Normally a film like Your Highness would not be reviewed on The Deleted Scene; not because I feel this kind of film is too lowbrow, but rather because there usually is not too much to say. This is not the case with Your Highness not because of its quality, but because of the filmmaker, David Gordon Green.
Anyone who has followed my blogs knows that Green is one of my favourite filmmakers, in fact he is one of the directors whose films inspired me to want to become a filmmaker.
Green became famous after his debut George Washington was a major critical success. His next two follow-ups, All The Real Girls and Undertow confirmed his talent, some even going so far as to call him the next Terrence Malick. The name David Gordon Green became known for beautiful, subtle and personal films-words that cannot be used to describe his latest picture.
To describe Your Highness as a silly, vulgar pot comedy would be an understatement. The film follows two brothers, Thadeous and Fabious, played by Danny McBride and James Franco, who are sent on a quest to rescue Fabious’ fiancée from an evil wizard. To more accurately describe the tone of the film let us just say that one of the characters carries the genitalia of a Minotaur around his neck for a large part of the film. Sadly, this is not the most juvenile joke in the film, not by a long shot. And while I may be critical now, I did find myself laughing throughout.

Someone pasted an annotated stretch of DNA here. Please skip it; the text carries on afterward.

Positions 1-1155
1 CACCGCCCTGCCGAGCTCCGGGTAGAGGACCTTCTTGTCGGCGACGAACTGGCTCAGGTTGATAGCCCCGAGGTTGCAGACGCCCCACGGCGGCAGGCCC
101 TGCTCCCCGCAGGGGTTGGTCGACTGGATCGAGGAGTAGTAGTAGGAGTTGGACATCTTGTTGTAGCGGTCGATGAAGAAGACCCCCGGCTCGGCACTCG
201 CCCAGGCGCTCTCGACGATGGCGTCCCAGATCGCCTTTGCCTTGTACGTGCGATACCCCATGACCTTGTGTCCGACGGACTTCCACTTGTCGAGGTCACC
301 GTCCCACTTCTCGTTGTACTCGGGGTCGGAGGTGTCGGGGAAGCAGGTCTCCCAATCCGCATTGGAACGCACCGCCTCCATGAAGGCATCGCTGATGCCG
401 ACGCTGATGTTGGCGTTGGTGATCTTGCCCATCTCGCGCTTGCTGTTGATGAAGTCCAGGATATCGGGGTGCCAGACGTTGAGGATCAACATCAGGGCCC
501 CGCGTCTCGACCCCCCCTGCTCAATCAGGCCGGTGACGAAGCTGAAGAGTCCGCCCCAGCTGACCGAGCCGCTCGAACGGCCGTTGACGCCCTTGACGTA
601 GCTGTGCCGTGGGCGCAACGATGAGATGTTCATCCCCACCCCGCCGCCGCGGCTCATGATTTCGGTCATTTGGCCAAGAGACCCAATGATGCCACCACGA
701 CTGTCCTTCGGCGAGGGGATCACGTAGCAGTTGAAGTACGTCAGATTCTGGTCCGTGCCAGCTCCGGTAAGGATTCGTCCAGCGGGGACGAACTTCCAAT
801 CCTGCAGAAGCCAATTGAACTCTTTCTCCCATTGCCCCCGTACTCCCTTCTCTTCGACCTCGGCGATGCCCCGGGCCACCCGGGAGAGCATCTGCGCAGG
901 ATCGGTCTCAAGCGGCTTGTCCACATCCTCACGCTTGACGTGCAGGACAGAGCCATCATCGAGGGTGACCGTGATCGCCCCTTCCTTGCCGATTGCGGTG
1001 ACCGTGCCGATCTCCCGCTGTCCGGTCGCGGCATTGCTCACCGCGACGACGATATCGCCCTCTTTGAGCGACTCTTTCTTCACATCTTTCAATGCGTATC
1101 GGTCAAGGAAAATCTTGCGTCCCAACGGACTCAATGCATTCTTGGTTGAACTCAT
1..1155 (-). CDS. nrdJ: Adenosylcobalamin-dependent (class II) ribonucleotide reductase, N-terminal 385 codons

This is not a great film, in fact it is by far Green’s worst film to date. That being said, considering each one of his films, including Pineapple Express, accomplish exactly what they were setting out to do, this is not an insult. While Your Highness does seem to accomplish what it was setting out to, the issue is Green set the bar too low. Having read the script, it is quite clear that Green was not exaggerating when he spoke in interviews about the lack of use of the script. The amount of improvisation is obvious throughout and the film feels loose and often messy.
It seems strange to defend this film, as I did not love it and I felt quite disappointed. Yet, I still feel a need to defend it somewhat as the absolutely hyperbolic hate being thrown at this film seems a little over the top. Too often now when a film is disappointing, reviewers seem to go to the extreme calling it one of the worst films of all time. Your Highness may not work on every level, yet it was still fun and most of all funny. And once again, Tim Orr, proves himself to be the best cinematographer working in comedies, as the film looks beautiful.
There are positives about this film, and while it may not work as well as Pineapple Express, it is still a worthy comedic effort. Unfortunately, Green’s next film, which is already finished, is another drug comedy. He has stated his interest in leaving the comedy genre, and hopefully he will return to the promise he has shown with his earlier works.
Your Highness is a misstep, not a disaster. I just hope we see Green’s use his talent for more worthy material in the future.